WEB DESK: Prime Minister Nawaz Sharif distributed the General Sales Tax (GST) refunds yesterday, according to newspaper reports.
Our political governments, be they civilian or military, regard any decision to reimburse the affected people from the public exchequer, be they displaced persons or be they those impacted by natural calamities, as the personal largesse of the chief executive. Unfortunately, however, this practice has not died with the advent of democracy in 2008 and carries on to this day.
Television footage of former prime ministers and presidents, as well as the incumbent, distributing cheques to internally displaced persons as well as those who qualified under the Benazir Income Support Programme (BISP) abound. The rationale employed for this exercise by politicians is the perceived linkage between the airing of the distribution ceremony and the positive political fallout in terms of enhanced electoral support. That such a linkage clearly unravelled after the completion of the tenure of the PPP-led government was reflected in the electoral results of the 2013 general elections when the PPP failed to secure votes due to BISP countrywide.
During the tenure of the present government, the trend to get the chief executive to publicly announce ‘good’ news to the public has unfortunately been further strengthened. Nawaz Sharif has repeatedly announced a reduction or keeping petrol and products rates constant – domestic decisions that, as per our policy are premised on passing on the fluctuations in the international price of oil and products to consumers on which the government has no say.
Granted that Pakistani governments rely heavily on taxes on petroleum and products and on occasion the decision to keep prices constant in the face of an international price rise accounts for reducing taxes or increasing subsidies as in 2007-8 yet such decisions have not been relevant during the tenure of the current government as international prices have been almost consistently declining.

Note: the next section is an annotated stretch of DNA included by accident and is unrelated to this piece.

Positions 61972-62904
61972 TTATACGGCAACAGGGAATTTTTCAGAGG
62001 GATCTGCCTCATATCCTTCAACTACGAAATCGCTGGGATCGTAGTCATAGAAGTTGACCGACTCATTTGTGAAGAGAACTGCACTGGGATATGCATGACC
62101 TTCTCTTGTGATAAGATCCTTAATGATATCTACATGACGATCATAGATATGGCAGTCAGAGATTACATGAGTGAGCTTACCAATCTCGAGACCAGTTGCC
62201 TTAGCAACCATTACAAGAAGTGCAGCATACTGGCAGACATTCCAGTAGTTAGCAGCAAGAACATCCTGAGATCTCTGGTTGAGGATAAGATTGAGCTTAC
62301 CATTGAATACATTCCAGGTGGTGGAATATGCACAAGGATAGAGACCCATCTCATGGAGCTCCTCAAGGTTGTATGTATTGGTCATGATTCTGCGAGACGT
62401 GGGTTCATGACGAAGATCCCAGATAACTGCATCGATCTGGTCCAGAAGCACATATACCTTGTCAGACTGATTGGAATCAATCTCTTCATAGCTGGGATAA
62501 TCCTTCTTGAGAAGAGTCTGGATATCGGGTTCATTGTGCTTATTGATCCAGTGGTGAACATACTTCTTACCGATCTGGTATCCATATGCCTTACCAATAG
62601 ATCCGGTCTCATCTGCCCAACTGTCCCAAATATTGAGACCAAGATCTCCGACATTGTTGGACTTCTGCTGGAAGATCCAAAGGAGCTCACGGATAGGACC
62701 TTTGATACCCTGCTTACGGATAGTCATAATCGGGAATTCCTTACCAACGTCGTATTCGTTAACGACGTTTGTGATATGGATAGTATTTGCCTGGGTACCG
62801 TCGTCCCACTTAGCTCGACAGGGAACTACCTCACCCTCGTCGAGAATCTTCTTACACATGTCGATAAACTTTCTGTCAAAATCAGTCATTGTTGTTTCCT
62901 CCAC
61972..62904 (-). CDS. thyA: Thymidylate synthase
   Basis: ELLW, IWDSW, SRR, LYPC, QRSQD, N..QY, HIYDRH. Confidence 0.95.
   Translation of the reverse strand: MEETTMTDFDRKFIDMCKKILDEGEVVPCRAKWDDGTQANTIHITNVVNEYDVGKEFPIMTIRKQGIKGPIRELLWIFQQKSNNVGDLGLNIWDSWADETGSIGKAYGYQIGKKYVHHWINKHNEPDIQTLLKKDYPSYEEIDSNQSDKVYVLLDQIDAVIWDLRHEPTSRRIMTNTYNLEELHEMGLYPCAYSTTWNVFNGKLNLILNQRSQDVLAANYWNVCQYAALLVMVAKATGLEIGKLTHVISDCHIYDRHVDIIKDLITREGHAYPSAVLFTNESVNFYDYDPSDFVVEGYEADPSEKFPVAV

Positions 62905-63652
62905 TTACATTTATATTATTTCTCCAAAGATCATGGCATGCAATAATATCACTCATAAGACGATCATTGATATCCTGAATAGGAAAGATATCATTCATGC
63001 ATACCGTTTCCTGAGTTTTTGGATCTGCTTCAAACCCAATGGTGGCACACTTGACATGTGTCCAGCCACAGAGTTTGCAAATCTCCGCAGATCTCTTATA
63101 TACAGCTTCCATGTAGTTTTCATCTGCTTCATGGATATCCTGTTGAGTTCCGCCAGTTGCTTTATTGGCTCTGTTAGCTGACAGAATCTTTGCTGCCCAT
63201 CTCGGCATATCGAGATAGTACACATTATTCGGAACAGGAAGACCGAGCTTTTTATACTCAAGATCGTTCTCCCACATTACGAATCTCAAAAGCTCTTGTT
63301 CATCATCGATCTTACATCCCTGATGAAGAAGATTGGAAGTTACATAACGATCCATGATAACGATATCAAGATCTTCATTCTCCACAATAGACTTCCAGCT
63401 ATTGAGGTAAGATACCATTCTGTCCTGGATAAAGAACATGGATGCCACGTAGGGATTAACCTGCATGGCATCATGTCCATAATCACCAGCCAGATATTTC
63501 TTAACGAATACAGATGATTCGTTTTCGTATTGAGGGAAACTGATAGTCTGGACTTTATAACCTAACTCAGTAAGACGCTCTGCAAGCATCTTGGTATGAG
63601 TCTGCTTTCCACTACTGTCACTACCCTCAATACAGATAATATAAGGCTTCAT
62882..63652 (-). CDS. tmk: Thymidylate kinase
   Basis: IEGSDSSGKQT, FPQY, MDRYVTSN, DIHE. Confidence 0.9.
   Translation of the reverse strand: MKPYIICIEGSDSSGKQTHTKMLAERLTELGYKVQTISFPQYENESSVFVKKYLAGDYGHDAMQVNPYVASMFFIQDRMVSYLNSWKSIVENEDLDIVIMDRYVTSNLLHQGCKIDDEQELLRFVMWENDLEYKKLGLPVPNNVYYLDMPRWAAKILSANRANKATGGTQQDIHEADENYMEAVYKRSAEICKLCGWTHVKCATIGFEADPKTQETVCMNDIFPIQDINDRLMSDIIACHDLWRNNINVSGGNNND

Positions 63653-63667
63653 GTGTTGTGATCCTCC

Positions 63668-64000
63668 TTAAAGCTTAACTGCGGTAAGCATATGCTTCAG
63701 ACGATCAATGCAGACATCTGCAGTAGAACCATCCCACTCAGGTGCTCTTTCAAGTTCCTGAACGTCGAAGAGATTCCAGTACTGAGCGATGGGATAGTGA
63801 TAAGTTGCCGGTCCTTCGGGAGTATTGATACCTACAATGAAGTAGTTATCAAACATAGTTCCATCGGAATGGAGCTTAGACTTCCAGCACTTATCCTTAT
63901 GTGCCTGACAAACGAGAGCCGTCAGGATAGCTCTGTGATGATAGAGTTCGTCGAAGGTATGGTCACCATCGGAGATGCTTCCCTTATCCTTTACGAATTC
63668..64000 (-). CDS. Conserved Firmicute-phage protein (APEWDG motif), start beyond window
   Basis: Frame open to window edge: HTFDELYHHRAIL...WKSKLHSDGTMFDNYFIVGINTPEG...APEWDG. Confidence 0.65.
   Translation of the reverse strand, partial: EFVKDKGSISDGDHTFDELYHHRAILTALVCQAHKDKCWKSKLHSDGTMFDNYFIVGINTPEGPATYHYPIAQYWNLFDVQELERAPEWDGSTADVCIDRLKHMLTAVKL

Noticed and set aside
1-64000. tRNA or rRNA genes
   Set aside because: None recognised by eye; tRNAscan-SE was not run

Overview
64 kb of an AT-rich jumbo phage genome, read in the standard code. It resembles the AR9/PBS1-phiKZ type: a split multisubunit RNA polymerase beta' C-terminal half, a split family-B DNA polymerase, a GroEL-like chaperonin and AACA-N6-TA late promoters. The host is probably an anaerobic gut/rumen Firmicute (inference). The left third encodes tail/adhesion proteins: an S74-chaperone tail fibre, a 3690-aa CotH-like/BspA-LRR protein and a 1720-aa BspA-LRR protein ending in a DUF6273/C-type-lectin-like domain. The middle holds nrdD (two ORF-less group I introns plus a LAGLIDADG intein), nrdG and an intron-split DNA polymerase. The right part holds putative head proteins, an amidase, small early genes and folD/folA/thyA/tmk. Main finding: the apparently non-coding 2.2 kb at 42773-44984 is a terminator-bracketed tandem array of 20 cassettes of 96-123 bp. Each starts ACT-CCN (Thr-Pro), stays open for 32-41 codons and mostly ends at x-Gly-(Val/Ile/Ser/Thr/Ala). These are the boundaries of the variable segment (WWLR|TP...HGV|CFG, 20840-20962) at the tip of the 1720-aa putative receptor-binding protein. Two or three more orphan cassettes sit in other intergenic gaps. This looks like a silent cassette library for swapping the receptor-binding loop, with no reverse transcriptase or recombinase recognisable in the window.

Be that as it may, one would hope that Prime Minister Nawaz Sharif revisits his decision to distribute the cheques for tax refunds on three counts. First and foremost, the sales tax refunds do not reflect government largesse but are an integral component of a flawed policy supported by the Ministry of Finance, namely, to meet its own unrealistic budgeted revenue targets at any cost by the end of the fiscal year.
This cost ranges from advance income tax collections from large taxpayer units to delaying sales tax refunds to exporters that, in turn, has generated serious liquidity problems prompting them to borrow from the commercial banking sector for working capital which has raised their cost of production further thereby making their products uncompetitive internationally.
Secondly, there is a wide discrepancy between the total sales tax refunds as calculated by industry and by the Federal Board of Revenue – a discrepancy of more than Rs 100 billion. Thus the government’s decision to give cheques for sales tax refund orders issued till April 30 this year in no way reflects the actual amount due under this head to exporters and industrialists.
Hence the ceremony of sales tax refund cheque distribution may highlight this fact which may generate negative as opposed to positive publicity by those who continue to await the issuance of such orders.
And finally, there is concern amongst economists as to the source of the refund money and the fact that it was almost certainly not budgeted in the current fiscal year or the previous year. Thus would the budget deficit for last fiscal year be revised upward as a consequence of these cheques or would the Finance Ministry engage in some more innovative accounting remains to be seen.
To conclude, one would urge the Prime Minister to devote his limited time to other more important issues including the data manipulation by the Federal Bureau of Statistics under the administrative control of the Ministry of Finance, the energy generation plants envisaging nearly double the per unit generation rate compared to other countries relying on the same inputs and of course implementation of the National Action Plan in all provinces.
Source: Business Recorder